Category Archives: Nostalgia

The most magical night of all….


—so out comes the same old tree, symbol of the same old sentiments—

—but if I just gaze closely for a few minutes, memories of Christmases-gone-by coming flooding back—

Was it really so many years ago that I was being tucked cosily into bed with one of Mum’s nylon stockings (laddered, so frugally kept for this occassion) carefully placed across the bottom edge of the candlewick bedspread—? Oh—how to possibly drift off to sleep with a feeling of such excitement given the knowledge that Santa would creep into the bedroom at dead of night and (hope above all hopes!) leave that yellow hula-hoop which was at the top of my wish list in 1957—

Somehow, sleep did come, though (—the ‘nice cup of hot milk’ was a treat reserved for ‘after a warm bath’ on Christmas Eve and may have had something to do with the drifting off to dreamland—)

D’you remember the feeling of waking while it was still dark and nudging shoulders out of their cosy wrap so that you could reach through the chilly air to the piece of hosiery to check whether he’d been—? That sinking sensation if it still felt flat, smooth and empty, just as you’d placed it— Eyes tightly shut again, then, and a conscious effort to reach an unconscious state for he surely wouldn’t satisfy your heart’s desire if he found you awake—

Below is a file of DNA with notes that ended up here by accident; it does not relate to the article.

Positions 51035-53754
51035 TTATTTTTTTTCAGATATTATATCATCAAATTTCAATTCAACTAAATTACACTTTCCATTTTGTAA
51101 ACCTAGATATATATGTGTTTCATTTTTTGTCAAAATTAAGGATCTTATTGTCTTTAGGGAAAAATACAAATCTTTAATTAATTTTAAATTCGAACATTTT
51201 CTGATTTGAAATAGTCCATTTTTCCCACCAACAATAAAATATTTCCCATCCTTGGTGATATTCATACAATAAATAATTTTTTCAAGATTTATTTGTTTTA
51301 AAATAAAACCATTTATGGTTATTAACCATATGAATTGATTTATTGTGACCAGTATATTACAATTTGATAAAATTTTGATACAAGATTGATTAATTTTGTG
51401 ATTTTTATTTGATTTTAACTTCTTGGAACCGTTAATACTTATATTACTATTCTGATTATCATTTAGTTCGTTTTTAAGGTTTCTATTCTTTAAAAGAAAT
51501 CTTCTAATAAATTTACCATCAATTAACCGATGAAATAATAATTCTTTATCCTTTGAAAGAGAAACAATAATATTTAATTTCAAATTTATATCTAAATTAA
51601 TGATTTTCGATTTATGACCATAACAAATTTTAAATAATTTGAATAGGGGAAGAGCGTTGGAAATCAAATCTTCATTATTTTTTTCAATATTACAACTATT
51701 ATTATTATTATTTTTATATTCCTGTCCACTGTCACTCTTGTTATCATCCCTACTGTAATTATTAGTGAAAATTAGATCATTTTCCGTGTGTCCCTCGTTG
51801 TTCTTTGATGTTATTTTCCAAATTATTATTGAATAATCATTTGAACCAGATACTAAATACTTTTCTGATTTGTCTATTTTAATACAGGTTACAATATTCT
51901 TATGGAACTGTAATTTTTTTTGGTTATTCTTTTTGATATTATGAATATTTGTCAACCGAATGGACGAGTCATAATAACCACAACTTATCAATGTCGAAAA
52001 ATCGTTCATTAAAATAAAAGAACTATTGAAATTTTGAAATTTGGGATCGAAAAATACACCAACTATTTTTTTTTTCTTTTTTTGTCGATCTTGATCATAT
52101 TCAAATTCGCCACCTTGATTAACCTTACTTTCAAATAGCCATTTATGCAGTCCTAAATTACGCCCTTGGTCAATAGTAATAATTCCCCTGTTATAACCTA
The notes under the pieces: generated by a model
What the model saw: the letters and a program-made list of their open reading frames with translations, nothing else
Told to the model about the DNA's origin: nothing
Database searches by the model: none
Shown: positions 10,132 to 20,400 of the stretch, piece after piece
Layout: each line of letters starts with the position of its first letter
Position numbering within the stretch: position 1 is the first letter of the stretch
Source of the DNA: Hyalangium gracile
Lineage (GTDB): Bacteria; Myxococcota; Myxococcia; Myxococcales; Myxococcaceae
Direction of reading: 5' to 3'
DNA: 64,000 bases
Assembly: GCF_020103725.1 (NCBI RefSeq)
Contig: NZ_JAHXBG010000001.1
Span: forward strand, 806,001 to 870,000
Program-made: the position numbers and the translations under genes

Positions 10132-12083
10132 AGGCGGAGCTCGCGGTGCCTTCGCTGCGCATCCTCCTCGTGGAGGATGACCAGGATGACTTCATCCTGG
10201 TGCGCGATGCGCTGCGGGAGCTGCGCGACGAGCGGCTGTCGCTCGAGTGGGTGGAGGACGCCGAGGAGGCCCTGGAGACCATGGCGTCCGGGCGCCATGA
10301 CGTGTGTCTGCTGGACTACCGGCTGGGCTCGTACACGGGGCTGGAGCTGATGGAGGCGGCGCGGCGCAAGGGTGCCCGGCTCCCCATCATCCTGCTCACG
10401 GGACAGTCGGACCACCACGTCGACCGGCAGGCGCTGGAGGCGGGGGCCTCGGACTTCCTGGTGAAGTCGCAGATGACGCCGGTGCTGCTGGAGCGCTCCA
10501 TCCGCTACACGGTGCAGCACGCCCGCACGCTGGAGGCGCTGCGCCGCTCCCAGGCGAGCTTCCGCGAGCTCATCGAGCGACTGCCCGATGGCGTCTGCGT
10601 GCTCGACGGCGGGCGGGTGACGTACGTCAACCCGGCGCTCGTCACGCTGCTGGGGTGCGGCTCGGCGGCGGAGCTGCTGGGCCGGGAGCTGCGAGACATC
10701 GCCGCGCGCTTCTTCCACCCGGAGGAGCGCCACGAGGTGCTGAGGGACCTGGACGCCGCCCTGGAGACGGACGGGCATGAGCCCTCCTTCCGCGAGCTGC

Now it was more dozing than deep slumber until your mind again sprung into alertness and — did you dare reach to the bottom of the bed once more  —?  With a degree of trepid anticipation, you again push back the covers and nervously fumble for the stocking —

Ooooooh! Lumpy! — Bumpy!— He’s been—!

It’s so quiet! Everything’s so still —- but you just have to creep out of your snug cocoon and tiptoe across the icy-cold linoleum to wake your little sister— You share with her the delightful secret and drag your bounty-filled stretched-and elongated-nylon package across to her bed. Climbing in beside her, you wrap the single eiderdown around your shoulders for warmth as, by the dim light shining through the gap of the slightly-ajar door, you each pull out toys, trinkets, tangerines-in-the-toes—

Experience has taught you that top-of-the-list-presents are left on the rug at the foot of your beds so, with the stocking treasures strewn across the dishevelled bedding and with goosepimples now caused by ecstatic joy rather than the freezing temperature, you clamber down to explore that area—